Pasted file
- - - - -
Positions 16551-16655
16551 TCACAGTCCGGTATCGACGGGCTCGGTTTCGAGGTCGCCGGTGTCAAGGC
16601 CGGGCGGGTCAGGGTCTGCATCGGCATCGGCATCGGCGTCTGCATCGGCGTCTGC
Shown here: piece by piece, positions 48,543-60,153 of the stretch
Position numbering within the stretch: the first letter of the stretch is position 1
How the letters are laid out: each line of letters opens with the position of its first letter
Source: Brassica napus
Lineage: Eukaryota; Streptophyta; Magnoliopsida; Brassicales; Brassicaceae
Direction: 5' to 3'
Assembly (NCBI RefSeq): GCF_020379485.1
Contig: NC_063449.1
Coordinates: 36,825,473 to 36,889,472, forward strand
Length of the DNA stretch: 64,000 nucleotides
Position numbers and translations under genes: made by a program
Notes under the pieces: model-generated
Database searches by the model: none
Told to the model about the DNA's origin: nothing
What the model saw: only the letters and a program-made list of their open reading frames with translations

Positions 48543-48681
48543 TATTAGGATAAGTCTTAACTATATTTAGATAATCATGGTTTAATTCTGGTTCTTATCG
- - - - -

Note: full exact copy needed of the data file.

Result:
Positions 16551-16655
16551 TCACAGTCCGGTATCGACGGGCTCGGTTTCGAGGTCGCCGGTGTCAAGGC
16601 CGGGCGGGTCAGGGTCTGCATCGGCATCGGCATCGGCGTCTGCATCGGCGTCTGC
Shown here: piece by piece, positions 48,543-60,153 of the stretch
Position numbering within the stretch: the first letter of the stretch is position 1
How the letters are laid out: each line of letters opens with the position of its first letter
Source: Brassica napus
Lineage: Eukaryota; Streptophyta; Magnoliopsida; Brassicales; Brassicaceae
Direction: 5' to 3'
Assembly (NCBI RefSeq): GCF_020379485.1
Contig: NC_063449.1
Coordinates: 36,825,473 to 36,889,472, forward strand
Length of the DNA stretch: 64,000 nucleotides
Position numbers and translations under genes: made by a program
Notes under the pieces: model-generated
Database searches by the model: none
Told to the model about the DNA's origin: nothing
What the model saw: only the letters and a program-made list of their open reading frames with translations

Positions 48543-48681
48543 TATTAGGATAAGTCTTAACTATATTTAGATAATCATGGTTTAATTCTGGTTCTTATCG